Revolutionary Technology Can See Around Corners 'Like Magic'

Researchers from Stanford University are developing a new technique that can effectively see around corners by harnessing the power of lasers.

The new technology has a variety of applications. It could be used in driverless cars to avoid collisions with unseen hazards or in aerial vehicles to see through foliage. It could even be used during search and rescue operations to help identify people blocked from view by walls or rubble.

"It sounds like magic, but the idea of non-line-of-sight imaging is actually feasible," Gordon Wetzstein, assistant professor of electrical engineering and senior author of a new paper describing the work—published in the journal Nature–said in a statement.

The technique involves a laser and an incredibly sensitive piece of equipment that can detect even a single particle of light—known as a photon.

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The laser is shone at a wall where the light reflects off, hits objects around the corner and returns to be detected by the sensing equipment, a process invisible to the human eye.

Using the data from the captured photons, an algorithm then calculates the path they took to reach the detector in order to produce an image of what is behind the corner.

The process of creating the image is so efficient that it can run on a regular laptop. However, the initial laser scan currently takes between two minutes and an hour depending on the conditions—including the reflectivity of the object—something the researchers are looking to make instantaneous.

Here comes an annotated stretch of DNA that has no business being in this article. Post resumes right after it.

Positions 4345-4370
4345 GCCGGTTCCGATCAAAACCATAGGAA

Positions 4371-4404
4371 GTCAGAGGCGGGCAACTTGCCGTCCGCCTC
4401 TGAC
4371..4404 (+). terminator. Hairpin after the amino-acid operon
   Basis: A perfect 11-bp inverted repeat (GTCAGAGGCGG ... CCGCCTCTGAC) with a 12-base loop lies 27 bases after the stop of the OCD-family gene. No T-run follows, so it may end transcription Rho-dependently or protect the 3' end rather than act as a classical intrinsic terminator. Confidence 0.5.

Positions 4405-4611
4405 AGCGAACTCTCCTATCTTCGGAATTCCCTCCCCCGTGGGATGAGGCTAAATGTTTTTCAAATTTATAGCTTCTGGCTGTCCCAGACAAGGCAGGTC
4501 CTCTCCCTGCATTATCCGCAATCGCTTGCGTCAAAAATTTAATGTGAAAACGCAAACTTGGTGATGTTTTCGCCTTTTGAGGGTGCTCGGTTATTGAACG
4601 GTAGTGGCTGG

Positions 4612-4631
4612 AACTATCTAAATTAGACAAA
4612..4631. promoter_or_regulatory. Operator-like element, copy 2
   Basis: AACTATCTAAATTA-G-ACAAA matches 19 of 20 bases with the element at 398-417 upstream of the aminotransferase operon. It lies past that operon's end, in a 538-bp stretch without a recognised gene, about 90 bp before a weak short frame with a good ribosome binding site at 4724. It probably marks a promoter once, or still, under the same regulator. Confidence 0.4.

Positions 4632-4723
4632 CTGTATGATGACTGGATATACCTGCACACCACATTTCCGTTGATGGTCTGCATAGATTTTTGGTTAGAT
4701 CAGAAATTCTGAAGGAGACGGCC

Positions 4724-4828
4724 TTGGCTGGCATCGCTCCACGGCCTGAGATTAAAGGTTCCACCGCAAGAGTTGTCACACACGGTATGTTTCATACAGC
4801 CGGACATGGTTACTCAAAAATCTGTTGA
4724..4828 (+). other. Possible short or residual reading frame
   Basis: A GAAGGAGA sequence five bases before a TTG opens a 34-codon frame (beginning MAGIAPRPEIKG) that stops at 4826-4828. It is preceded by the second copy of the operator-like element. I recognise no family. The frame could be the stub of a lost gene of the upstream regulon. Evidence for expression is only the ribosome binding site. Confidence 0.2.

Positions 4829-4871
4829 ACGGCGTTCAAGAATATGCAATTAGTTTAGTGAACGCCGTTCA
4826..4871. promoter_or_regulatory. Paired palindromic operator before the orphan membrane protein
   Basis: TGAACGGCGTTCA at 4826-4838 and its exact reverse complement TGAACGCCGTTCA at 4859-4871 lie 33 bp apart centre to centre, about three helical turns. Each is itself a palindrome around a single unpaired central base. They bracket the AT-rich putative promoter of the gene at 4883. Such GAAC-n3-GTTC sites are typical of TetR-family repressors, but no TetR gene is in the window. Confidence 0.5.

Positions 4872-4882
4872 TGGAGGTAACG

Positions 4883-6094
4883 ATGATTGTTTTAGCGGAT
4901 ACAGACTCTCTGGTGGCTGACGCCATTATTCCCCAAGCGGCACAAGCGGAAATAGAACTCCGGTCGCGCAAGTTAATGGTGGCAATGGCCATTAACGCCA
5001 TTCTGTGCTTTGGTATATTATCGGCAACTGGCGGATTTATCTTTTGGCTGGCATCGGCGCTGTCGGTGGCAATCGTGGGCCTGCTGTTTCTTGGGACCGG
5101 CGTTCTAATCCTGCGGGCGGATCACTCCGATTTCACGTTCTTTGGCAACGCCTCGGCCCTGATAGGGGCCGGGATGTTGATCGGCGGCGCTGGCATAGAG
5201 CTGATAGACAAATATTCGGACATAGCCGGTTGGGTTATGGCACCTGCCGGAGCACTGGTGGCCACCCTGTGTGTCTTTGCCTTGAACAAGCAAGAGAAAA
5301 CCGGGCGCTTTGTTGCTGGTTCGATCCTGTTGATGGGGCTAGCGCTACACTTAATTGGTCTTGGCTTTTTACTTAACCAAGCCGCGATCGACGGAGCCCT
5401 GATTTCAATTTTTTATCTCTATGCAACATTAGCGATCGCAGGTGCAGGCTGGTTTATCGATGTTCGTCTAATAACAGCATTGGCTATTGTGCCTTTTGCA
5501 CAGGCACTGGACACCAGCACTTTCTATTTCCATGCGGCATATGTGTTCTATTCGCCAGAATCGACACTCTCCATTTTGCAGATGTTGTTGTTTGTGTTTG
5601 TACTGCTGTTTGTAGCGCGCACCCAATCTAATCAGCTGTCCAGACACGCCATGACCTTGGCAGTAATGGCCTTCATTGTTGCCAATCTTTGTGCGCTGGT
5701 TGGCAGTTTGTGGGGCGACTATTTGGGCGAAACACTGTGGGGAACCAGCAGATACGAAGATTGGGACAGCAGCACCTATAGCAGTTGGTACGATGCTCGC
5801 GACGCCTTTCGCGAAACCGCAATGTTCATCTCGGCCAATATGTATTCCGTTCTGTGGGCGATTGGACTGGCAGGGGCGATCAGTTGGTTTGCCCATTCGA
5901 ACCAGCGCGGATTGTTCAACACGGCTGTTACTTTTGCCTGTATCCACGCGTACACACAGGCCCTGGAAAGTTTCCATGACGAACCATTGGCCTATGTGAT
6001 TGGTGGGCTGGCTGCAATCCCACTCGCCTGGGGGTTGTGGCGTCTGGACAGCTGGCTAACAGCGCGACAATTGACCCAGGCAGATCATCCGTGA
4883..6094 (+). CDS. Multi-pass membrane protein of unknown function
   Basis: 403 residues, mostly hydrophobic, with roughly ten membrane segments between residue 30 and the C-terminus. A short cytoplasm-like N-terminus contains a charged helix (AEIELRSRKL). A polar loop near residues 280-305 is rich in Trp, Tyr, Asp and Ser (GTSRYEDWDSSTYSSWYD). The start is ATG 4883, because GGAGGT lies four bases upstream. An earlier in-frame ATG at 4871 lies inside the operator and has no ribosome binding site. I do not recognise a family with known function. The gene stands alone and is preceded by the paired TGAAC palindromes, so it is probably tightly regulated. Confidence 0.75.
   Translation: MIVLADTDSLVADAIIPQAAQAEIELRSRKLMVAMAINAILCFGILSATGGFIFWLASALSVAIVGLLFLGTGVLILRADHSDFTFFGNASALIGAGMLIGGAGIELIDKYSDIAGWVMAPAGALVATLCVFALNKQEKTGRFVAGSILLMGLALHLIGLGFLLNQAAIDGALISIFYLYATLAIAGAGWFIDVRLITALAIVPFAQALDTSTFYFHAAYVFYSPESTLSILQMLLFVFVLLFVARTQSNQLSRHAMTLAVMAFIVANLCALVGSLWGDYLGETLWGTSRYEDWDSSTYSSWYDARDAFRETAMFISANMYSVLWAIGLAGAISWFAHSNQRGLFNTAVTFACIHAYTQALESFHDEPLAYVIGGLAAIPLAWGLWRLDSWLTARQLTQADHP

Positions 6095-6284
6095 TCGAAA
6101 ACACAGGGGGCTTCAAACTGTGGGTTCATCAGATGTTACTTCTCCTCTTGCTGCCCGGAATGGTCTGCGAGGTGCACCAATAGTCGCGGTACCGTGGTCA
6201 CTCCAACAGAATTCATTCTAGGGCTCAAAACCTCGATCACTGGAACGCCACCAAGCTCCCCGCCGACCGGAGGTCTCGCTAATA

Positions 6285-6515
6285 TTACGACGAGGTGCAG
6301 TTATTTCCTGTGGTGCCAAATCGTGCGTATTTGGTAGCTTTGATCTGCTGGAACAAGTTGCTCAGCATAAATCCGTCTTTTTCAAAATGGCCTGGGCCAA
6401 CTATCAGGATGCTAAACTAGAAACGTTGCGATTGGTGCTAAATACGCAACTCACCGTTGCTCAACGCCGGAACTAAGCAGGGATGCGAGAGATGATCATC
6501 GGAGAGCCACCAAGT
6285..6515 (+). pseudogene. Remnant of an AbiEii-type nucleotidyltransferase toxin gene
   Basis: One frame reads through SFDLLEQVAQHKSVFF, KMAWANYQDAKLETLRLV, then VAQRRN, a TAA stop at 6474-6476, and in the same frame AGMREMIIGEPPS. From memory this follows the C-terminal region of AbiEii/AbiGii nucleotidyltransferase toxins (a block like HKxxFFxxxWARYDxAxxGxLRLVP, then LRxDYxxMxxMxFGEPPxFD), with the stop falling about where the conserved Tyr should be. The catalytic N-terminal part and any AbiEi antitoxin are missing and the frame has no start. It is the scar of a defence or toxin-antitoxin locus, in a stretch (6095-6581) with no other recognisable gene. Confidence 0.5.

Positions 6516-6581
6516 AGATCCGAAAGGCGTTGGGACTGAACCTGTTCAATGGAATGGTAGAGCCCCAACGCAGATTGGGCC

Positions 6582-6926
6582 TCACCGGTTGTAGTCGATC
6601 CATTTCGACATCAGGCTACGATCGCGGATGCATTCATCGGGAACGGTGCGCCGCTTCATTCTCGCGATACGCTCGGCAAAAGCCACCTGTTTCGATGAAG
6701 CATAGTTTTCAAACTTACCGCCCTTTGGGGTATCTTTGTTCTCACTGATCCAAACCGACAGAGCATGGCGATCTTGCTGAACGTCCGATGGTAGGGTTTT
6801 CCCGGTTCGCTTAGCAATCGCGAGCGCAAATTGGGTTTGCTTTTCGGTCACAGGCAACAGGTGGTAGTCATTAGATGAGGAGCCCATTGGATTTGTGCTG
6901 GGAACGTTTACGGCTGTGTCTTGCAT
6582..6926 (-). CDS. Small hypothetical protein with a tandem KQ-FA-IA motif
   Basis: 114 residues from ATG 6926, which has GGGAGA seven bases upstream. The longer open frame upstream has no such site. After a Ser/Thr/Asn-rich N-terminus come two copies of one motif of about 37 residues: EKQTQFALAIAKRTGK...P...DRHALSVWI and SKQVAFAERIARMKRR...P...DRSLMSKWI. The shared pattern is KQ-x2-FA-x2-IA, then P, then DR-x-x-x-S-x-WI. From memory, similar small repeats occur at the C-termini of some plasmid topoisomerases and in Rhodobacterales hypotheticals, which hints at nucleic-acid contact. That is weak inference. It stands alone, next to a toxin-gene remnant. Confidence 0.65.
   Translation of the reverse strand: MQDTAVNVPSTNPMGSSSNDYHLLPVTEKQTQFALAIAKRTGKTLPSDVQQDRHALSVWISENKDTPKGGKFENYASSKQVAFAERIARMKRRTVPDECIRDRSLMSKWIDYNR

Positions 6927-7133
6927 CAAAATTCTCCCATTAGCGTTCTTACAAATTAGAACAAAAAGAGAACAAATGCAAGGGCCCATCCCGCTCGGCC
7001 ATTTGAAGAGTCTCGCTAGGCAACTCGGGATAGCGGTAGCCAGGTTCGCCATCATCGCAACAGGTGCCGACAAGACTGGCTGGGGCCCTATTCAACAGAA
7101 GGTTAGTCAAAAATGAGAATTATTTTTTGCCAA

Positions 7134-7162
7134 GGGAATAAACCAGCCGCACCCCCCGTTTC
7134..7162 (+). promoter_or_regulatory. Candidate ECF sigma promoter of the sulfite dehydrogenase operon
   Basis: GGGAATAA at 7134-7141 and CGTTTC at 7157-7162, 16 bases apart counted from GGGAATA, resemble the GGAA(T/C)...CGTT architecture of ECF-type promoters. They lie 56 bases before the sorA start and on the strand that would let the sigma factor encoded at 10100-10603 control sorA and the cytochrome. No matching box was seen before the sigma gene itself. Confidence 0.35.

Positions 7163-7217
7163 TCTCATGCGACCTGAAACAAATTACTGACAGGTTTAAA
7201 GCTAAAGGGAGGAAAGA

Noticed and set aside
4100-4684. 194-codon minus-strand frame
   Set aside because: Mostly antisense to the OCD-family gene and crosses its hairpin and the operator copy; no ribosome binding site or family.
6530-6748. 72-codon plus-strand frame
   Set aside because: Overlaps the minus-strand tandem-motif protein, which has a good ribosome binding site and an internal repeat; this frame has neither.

Illustration of the non-line-of-sight imaging system. Stanford Computational Imaging Lab

The technology was particularly efficient at detecting reflective objects. However, researchers say some aspects will have to be improved before it is ready for use. For example, it will need to work better in brighter conditions and detecting objects that are in motion.

While this isn't the first technology in development that's designed to see objects around corners, the new algorithm is far more efficient and effective at producing an image than previous attempts, researchers said.

"This is a big step forward for our field that will hopefully benefit all of us," said Wetzstein. "In the future, we want to make it even more practical in the wild.'"

David Lindell, a Stanford graduate student in the Computational Imaging Lab and co-author of the paper, added: "A substantial challenge in non-line-of-sight imaging is figuring out an efficient way to recover the 3-D structure of the hidden object from the noisy measurements. I think the big impact of this method is how computationally efficient it is."